It was rare to find someone so supportive. Who could not only withstand but also handle her mood swings. She knew it was difficult. This modern era caused a lot of psychological and mental stress; she couldn’t even deal with it herself, let alone expect someone else to.

She was easily disappointed with the world. With friends that turned out to be foes. With backstabbing behaviour, with job offerings going to less-deserved people with under-achievements, with luck not being on her side apparently. She often surrendered arms because it was easier than continuing to fight a battle you were constantly losing.

But he knew more about it than meets the eye. He had faced unimaginable challenges throughout his years and was determined to not give up. Failure was not an option, and he kept repeating that to her so as to make it sink in.

During one of those heartbroken breakdowns where everything seemed bleak right from the sombre start of the morning, he looked her straight in the eyes, gently touched her face, and said, “Chin up, princess, or the crown slips”.

She smiled timidly. But it was enough to dust herself off and start over.

Wheel for yarn

© Rochelle Wisoff-Fields

It was one of those old houses that still enclose the aroma of another time as if carefully locked inside to transfer you there.

She loved these places. It made her feel like entering a time capsule and travelling back through the ages.

A woman once lived here who knew how to spin wool for yarn. It was a quality skill to possess, and she probably made a living out of it.

Now, many aren’t even able to recognise what this wooden spinning wheel even does.

It’s a dangerous thing to forget our past; it blinds us to our future.

Also part of Friday Fictioneers

Choose your outlook

We’ve been through so much already,” the little girl said, tugging on her father’s coat. “If someone offers us help, I say we take it”.

He looked at her. It was true, leaving your homeland with only whatever you could carry was a torment in itself, and a heavy burden for any nine-year old to bear. The series of misfortunes that ensued was something refugees were prepared for. Particularly those violently expelled from their own country.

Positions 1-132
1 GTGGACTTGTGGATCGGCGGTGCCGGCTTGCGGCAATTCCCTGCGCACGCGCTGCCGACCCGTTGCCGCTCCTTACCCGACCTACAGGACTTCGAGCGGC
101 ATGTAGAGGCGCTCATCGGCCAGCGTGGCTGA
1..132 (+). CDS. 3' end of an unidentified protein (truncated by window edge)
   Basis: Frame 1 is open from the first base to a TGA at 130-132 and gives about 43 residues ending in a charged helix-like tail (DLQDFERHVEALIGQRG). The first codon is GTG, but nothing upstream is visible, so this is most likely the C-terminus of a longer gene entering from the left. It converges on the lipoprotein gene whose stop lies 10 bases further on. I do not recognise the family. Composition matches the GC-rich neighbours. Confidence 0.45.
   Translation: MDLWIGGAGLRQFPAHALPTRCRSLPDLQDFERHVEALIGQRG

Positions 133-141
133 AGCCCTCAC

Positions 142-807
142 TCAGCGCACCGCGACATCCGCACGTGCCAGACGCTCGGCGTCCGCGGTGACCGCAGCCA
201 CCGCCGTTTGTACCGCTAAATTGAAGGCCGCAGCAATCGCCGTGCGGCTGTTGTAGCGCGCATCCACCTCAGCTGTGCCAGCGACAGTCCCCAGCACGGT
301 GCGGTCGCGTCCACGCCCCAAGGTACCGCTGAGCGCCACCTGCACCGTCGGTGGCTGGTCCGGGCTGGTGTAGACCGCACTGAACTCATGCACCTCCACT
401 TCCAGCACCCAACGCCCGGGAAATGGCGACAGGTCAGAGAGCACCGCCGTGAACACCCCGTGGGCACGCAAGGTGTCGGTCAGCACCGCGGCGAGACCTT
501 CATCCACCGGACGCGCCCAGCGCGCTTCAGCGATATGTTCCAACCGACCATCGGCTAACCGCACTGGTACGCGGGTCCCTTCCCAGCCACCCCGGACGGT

They had just met someone who promised to get them to safety. But after a couple of failed attempts to believe people who vowed the same, the father was now distrustful.

Not everyone is good”, he told her.

Her mother soon arrived, her eyes drooping from exhaustion. She took the little girl’s hand and gently placed her arm around her husband.

There is still so much good out there”, she hummed. “But life is how you want to see it”. “If you want to find the good, you’ll find it. And if you’re constantly looking for the bad, it’ll catch up with you”.

They all breathed a little slower now. The realisation of this truth sinking in.

We need to acknowledge that practical optimism is a much better framework on life than default pessimism”.

Let’s choose to believe that everything will work out”.

Luck and what we make of it

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It was a seemingly ordinary day. Whatever ‘ordinary’ may be defined as. Because, although he had everything perfectly planned to the minute the night before, the next morning everything capsized. It took him seven snoozed alarms to finally crawl out of bed. There was no milk in the fridge for his breakfast, and when he reached the bus stop, he had to wait half an hour in the scorching heat, as there was an error in the schedule.

When he eventually reached his appointment location about an hour later, the person he was supposed to meet was herself running late due to an unprecedented occurrence (health-related). He could only wait. For another half hour. In the developing heatwave.

The day only slightly improved after the meeting (set to last for 15 minutes but turned into a 2-hour visit) ended and he rushed to see his girl. Lunch together appeared to alleviate things.

They even bought a lucky bamboo together, in the hope that their fortune would change hereafter.

There was a spare penny after the payment, which he decided to pass on.

During the evening, he rushed to the supermarket before heading home for some urgent work. The cash in his wallet was one penny short of the bill he had to pay.

The penny from the bamboo.

His eye twitched as he counted the coins.

Luck, they say, is something you make. But is it so? Is it the choices we make or the circumstances that occur? And how much do we impact everything around us in the end?

He sulked home, hoping the lucky bamboo would do a better job as of tomorrow.

The next ship

©GE

Sunset was her favourite hour. It was as though the world suddenly relaxed following a stress-filled day and the sky breathed a sigh of relief. It was evident in the atmosphere. You could feel the air more tranquil, more serene.

It was his favourite time for walking. Free from the heat of the morning, and with still enough light to enjoy the path.

Their course was by the sea. Water was integral. She had told him that since they first began searching for a common roof.

But now, the city chaos had become too overwhelming.

“Let’s just leave”, she said in a breathless exasperation.

He stopped in his step; turned round and gazed right into her eyes.

Let’s”, he said in all severity.

The next ship sails at dawn.

Mutual desire

© Lisa Fox

The moral from the story of Rapunzel is that if there is a will from both sides, a way will always be found”.

She smiled in that sweet mischievous way of hers.

He looked in her eyes, trying not to crack a grin.

But there is more to that, no?

Just cling on to this part, though”, she insisted.

It’s clearly a concept of finding a solution out of a mutual desire for ensuring each other’s company”.

Her eloquence was one of the things that he admired about her, and which drew him further into falling in love with her.

Also part of Friday Fictioneers